Belfast Telegraph

Sunday 30 August 2015

Olympics tickets priced from £20

Published 15/10/2010

Lord Coe speaks at the announcement of ticket prices for the London 2012 Olympics
Lord Coe speaks at the announcement of ticket prices for the London 2012 Olympics
The highest-priced ticket for the 2012 Olympics opening ceremony is unveiled during a media conference
Athletes Mark Foster and Tessa Sanderson join pupils from Cumberland School for the announcement of Olympics ticket prices

Tickets for the London 2012 Olympics will start at £20 and go up to £725 for the showpiece 100m athletics final, organisers have announced.

The highest priced ticket for any event will be the £2,012 that organisers are confident some spectators will pay out for the opening ceremony at the Olympic Stadium.

The lowest price for the same event will come in at £20.12 but seats priced at £1,600, £995 and £150 will also be available.

The closing ceremony will command a highest price of £1,500 going down to £20.12, with £995, £655 and £150 also on sale.

London 2012 chairman Lord Coe described the policy behind the wide-ranging pricing structure as an effort to make the tickets "affordable and accessible to as many people as possible".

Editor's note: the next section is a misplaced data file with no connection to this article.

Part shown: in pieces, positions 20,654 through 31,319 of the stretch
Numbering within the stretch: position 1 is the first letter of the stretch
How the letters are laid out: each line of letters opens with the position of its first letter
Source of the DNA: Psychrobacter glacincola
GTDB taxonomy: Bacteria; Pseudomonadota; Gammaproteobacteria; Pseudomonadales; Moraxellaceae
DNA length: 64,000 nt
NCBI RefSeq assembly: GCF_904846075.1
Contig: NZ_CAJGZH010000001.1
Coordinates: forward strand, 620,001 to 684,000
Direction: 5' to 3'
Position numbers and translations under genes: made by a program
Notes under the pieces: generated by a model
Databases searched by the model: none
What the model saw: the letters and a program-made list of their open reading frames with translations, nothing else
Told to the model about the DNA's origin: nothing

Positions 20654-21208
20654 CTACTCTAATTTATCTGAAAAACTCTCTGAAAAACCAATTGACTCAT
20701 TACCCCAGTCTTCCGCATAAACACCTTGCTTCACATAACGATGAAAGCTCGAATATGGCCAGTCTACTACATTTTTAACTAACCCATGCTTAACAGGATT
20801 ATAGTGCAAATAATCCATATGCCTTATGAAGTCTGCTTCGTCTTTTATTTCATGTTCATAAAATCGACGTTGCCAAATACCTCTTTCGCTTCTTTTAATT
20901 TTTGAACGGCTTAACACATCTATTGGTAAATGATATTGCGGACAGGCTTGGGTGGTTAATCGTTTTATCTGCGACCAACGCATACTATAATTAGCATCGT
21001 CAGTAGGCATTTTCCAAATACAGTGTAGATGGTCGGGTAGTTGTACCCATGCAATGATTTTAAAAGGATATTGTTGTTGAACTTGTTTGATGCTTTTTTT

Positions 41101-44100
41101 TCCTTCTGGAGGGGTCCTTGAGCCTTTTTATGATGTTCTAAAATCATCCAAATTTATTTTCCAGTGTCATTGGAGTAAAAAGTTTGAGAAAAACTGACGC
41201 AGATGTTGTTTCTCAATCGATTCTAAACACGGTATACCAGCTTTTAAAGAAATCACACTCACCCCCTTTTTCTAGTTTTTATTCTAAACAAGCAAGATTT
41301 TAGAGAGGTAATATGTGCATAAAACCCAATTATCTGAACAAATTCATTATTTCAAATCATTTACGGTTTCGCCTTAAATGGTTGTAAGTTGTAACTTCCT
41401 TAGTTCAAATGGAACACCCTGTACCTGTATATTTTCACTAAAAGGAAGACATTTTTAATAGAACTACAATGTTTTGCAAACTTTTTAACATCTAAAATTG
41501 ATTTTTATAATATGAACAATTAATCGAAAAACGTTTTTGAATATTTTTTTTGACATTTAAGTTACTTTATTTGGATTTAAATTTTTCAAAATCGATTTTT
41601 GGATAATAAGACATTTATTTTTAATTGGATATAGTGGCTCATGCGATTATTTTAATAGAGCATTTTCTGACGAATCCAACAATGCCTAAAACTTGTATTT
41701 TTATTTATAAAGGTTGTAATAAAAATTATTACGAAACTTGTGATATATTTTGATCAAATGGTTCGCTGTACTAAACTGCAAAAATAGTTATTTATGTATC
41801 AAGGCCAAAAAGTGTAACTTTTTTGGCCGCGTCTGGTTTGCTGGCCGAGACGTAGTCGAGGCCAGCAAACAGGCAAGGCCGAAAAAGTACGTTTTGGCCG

The organisers, who need to get 25% of revenue from ticket sales, said that by charging a high fee for the key contests and ceremonies they can afford to supply much cheaper tickets for the same events.

The number of tickets for the 26 Olympic sports has increased from 8 million to 8.8 million, London 2012 also confirmed. About 75% of this total will be available to the public, and will go on sale in March.

The prices of two million tickets for the Paralympics will be announced at a later date.

More capacity has been found by the London 2012 organisers as they start to plot in detail the exact positions needed by broadcasters and the equipment needed to run an event or ceremony.

The aim is to have full stadia, to make millions of tickets affordable and accessible over a wide range of prices and to get young people involved, according to Lord Coe.

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